When you go to an art museum, the standard pose, of course, is the one that has you pondering in front of a particular work, perhaps stepping back, putting one hand under chin, tilting head, moving forward, all in a studious attempt to “get” the painting, photograph, sculpture, woodcut, print, collage, whatever. Some of us do this studiously, some in affectation, some because we are simply joining the crowd. Others don’t have any pose and are just tagging along, with a spouse or friend, even under mild protest.
The point, whether there is a workable pose or not, is that what is in the eye of the beholder is central to the art experience. The person who just tags along but who might take a glance up at, say, Edward Hopper’s “Nighthawks,” the well-known film-noir painting of a night diner scene in 1940 lower Manhattan, might in that instant understand more about the work than the fellow who has stood before this wide horizontal piece 20 times with hand under chin.
There is a dialogue going on between artist and viewer, and the language and its comprehension come from that simple but deep-in-subtlety well of “going beyond” understanding that Ralph Waldo Emerson wrote about. In “Nighthawks,” the viewer “transcends” any actual experience in a diner to understand beyond.
Hopper, the famed American realist painter, uses the bright inside light of the corner diner to contrast with night darkness. The light reveals the faces of the four figures - the counterman, the couple (perhaps Edward and his wife, artist Jo Nivison) and a man opposite. This light is transcendental – beyond ordinary perception – a realism that we normally do not notice. Hopper’s paintings are infused with that light. Even the shadows are functions of it, as are the people.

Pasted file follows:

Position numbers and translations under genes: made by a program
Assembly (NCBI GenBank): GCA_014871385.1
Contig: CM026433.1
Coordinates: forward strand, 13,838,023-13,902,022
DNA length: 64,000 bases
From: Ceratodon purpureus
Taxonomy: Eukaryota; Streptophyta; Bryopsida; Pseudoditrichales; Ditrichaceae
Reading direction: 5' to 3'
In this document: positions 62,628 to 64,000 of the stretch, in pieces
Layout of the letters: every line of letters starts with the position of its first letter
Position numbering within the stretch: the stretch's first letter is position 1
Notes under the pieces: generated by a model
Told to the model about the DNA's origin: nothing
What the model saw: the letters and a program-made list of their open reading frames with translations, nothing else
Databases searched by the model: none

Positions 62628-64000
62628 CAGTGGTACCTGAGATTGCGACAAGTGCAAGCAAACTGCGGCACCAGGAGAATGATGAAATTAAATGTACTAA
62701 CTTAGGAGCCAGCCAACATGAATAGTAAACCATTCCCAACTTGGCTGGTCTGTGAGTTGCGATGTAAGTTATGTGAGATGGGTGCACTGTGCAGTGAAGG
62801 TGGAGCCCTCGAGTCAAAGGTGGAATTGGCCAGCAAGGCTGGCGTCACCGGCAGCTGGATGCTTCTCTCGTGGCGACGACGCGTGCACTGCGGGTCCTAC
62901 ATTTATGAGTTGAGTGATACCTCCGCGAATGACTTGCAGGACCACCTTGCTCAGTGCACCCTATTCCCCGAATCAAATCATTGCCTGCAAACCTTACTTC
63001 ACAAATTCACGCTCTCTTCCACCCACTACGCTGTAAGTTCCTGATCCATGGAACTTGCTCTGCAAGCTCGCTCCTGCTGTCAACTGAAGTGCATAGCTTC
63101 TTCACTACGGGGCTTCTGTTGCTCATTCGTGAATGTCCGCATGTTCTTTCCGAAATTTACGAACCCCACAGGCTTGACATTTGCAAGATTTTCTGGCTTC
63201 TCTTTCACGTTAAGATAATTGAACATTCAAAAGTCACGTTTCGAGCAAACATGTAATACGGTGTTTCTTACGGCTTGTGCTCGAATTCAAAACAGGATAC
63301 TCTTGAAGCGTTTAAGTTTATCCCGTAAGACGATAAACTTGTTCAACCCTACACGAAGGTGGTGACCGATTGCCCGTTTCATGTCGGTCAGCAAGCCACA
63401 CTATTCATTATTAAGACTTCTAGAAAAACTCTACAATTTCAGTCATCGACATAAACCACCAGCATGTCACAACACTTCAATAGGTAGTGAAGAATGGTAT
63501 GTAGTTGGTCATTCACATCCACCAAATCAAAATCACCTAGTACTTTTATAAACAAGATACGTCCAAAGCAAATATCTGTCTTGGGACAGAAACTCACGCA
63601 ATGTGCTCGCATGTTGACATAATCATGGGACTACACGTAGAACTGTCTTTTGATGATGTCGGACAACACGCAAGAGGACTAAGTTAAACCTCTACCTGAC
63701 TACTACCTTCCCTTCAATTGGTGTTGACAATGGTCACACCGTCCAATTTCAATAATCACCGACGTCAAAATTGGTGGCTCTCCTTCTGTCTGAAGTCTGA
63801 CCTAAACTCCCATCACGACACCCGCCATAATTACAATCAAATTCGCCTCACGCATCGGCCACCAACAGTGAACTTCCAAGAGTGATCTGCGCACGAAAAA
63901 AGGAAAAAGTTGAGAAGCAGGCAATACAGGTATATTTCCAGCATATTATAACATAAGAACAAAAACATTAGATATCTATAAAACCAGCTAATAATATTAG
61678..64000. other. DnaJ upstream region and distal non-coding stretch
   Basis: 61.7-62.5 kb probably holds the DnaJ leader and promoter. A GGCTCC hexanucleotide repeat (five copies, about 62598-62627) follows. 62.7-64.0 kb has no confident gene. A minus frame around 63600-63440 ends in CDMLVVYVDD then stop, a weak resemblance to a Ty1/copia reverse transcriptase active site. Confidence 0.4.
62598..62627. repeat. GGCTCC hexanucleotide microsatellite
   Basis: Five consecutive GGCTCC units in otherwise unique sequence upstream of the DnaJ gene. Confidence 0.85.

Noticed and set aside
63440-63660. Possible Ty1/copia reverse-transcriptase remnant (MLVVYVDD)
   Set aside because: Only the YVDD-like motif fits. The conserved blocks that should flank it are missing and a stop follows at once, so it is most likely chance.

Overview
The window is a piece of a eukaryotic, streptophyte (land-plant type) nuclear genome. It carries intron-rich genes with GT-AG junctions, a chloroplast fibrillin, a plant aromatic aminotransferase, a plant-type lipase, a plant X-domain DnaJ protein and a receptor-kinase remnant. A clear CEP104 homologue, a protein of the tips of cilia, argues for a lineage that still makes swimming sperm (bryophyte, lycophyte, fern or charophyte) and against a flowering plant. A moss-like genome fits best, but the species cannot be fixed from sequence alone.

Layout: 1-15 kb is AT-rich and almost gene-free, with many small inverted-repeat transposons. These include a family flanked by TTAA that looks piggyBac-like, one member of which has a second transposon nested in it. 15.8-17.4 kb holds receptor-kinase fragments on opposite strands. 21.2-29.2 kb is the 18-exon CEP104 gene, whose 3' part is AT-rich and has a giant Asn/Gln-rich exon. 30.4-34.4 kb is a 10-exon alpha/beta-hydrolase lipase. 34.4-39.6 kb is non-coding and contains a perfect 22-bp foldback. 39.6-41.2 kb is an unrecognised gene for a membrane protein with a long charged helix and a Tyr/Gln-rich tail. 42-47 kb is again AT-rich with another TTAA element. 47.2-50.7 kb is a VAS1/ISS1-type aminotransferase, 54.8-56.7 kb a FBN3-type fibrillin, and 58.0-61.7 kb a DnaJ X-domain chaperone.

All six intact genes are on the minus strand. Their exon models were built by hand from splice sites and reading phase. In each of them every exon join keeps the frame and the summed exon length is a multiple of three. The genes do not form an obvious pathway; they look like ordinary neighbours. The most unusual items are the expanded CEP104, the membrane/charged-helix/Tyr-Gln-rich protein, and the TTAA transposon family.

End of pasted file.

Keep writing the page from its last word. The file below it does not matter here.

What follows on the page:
That’s my take on “Nighthawks” and on Hopper, a painter well received in his time but much more so in his revival, which began a decade or so ago. This is the artist most often characterized as the “lonely painter,” whose urban oils are painted with figures who do not look at one another, who instead seem in isolated thought or which have no people in them at all. His Cape Cod summer works – oils and watercolors – are brighter than the city ones, yet are as transcendental in the use of light, a metaphor for revelation and understanding. But you, the viewer, the self-reliant as Hopper would have you be, has to do the work. He will not instruct you.
I do see not loneliness in “Nighthawks” but urban alienation, which is the cityite's cautious way of bonding. Three people sit on diner stools, two may be strangers to the third; they each need some degree of company (because they are human) but cannot speak to one another readily, as is the urbanite's apprehensive, even suspicious way, so they sit in silence, not looking at one another but surely knowing another human being is next to them. That is not loneliness but the gothamite’s survival, his self-reliance.
So, “Nighthawks” becomes Emerson-like, taking the viewer, whether he has the standard pose or not, to the inner, spiritual and/or mental essence of us living creatures. There is also, like Emerson, utter simplicity, so reduced, but yet saying so much. The individual exists even in the big city and the broad summer experience. There is the dignity of each of us, going beyond ordinary description.
There is art everywhere – in old architecture, in sunlight rooms, in a pre-war diner – and to me that is what Hopper is all about. The art museum pose, certainly useful, isn’t necessary to understand that.